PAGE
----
47 West Virginia
4 Rhode Island
The Question of the Week
Last Week’s Poll Result
What percentage of your Christmas gift shopping will be done online this year?
- More than 50% (54%)
- Less than 50% (28%)
- 100% (18%)
More than 2300 Len Penzo dot Com readers responded to last week’s question and it turns out that more than 7 in 10 are doing the bulk of their Christmas shopping online. In fact, fully 25% of those holiday shoppers – including yours truly – are buying all of their gifts this year off the Internet.
If you have a question you’d like me to ask the readers here, send it to me at Len@LenPenzo.com and be sure to put “Question of the Week” in the subject line.
Useless News: Pink Envelopes
One Sunday morning after the church service, and while counting the money from the weekly offering, the pastor found a pink envelope containing $1000.
Surprised though he was, he thought little of it and just accepted this generous donation gratefully.
However, the following week the same thing happened again; this time the pastor was naturally curious.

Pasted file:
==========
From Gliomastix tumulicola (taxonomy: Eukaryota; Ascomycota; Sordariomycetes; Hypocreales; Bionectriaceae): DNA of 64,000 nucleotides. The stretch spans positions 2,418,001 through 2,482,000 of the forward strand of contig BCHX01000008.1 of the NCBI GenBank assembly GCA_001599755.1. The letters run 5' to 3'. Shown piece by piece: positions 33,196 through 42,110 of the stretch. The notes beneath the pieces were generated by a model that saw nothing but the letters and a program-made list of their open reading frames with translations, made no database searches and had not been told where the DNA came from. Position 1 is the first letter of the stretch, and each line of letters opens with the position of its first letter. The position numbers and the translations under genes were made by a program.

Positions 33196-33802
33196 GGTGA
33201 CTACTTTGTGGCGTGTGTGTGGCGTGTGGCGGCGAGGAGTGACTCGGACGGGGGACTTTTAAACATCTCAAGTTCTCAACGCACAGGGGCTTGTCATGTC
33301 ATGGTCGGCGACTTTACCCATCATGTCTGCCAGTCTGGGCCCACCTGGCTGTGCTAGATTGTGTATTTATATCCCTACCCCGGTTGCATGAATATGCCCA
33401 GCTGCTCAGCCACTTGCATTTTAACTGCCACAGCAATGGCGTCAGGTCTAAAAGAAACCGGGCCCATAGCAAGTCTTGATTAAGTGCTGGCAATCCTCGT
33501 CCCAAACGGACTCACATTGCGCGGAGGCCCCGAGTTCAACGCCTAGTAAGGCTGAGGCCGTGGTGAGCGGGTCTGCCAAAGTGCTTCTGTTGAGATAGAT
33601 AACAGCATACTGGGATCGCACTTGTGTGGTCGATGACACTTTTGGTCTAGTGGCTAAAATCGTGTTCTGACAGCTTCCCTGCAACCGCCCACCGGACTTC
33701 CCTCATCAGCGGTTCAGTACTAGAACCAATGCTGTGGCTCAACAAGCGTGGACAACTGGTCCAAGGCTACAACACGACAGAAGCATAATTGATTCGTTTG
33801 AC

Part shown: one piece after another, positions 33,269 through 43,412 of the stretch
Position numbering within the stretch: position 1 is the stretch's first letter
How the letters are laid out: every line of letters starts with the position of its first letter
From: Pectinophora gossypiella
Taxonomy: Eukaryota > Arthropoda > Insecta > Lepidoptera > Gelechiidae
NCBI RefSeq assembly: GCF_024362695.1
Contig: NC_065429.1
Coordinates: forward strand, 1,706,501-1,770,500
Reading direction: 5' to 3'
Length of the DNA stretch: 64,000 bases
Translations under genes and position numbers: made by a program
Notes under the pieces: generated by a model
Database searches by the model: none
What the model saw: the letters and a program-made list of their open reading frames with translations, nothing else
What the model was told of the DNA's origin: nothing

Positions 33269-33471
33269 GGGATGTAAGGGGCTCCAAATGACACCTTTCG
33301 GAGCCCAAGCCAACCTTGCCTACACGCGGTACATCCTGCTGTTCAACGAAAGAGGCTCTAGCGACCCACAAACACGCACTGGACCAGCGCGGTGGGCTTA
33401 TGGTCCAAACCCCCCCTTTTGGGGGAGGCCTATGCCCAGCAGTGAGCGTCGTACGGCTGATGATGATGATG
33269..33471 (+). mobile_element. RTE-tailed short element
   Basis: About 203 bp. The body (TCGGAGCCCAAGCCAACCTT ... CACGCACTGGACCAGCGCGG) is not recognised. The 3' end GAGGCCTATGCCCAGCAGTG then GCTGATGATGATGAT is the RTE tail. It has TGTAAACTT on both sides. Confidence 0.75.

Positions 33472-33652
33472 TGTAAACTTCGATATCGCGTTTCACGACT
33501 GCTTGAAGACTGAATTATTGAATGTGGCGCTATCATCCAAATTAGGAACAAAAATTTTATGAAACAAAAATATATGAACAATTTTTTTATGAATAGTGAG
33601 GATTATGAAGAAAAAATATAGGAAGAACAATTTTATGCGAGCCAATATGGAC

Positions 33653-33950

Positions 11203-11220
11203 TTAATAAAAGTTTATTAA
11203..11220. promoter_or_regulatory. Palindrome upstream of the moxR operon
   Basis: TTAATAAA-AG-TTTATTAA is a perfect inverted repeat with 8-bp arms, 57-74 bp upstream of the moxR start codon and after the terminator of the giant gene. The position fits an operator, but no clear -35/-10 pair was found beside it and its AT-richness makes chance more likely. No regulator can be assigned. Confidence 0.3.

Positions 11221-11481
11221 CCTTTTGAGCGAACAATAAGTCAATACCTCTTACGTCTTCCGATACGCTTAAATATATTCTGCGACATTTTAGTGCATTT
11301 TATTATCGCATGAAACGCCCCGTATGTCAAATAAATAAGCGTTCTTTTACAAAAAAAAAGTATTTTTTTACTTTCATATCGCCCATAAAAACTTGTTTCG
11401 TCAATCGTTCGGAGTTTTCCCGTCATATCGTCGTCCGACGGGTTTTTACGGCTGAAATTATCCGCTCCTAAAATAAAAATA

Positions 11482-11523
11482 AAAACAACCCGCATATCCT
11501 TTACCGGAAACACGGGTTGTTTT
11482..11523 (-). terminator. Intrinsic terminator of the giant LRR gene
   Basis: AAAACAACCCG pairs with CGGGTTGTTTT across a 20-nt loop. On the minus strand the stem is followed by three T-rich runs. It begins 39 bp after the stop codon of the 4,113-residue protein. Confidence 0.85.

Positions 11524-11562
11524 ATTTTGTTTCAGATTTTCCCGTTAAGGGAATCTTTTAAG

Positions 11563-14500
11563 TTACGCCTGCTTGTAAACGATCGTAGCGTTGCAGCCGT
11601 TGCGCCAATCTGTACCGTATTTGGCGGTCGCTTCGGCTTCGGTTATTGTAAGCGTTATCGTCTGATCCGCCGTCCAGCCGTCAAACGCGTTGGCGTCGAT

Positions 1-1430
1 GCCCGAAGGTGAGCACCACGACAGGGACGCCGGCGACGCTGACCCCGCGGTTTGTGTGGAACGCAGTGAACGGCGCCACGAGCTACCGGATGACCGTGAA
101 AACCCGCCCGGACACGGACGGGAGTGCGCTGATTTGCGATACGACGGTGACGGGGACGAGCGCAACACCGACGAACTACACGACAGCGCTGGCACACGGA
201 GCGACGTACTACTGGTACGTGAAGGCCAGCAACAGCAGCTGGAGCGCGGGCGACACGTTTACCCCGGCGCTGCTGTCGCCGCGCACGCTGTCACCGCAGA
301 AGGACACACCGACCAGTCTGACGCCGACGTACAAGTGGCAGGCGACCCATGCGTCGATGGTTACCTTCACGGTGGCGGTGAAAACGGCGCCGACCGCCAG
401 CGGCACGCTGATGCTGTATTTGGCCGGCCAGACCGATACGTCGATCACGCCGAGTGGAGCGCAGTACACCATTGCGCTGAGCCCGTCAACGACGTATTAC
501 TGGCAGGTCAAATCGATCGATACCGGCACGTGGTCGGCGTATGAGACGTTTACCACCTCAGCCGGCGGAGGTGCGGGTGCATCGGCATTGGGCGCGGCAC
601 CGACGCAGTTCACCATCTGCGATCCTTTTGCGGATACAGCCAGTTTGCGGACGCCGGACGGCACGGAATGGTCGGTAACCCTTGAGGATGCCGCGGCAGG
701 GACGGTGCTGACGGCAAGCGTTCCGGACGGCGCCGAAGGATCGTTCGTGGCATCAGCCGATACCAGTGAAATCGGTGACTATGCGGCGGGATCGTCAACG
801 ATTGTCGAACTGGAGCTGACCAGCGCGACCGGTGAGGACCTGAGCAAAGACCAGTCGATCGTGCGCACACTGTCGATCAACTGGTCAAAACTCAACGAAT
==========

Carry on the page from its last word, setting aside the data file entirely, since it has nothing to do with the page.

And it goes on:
So, the following Sunday, the pastor watched closely as the offering was being collected. As he observed proceedings, he noticed an elderly woman put a pink envelope on the plate.
Unsure what to do, the pastor continued to observe proceedings each Sunday over several weeks. Each week the same thing happened.
Eventually, the pastor could no longer contain his curiosity, and so the following Sunday he decided to speak with the woman at the end of the service.
“Excuse me, ma’am,” said the pastor, “I couldn’t help but notice that each week you put $1000 in the collection plate.”
“Why yes, Reverend,” the elderly lady replied. “Every week my son sends me money and I give some of it to the church.”
“That’s wonderful ma’am and very generous of you,” the pastor replied. “However a thousand dollars is a lot of money. Can you afford this? I mean, how much does he send you?”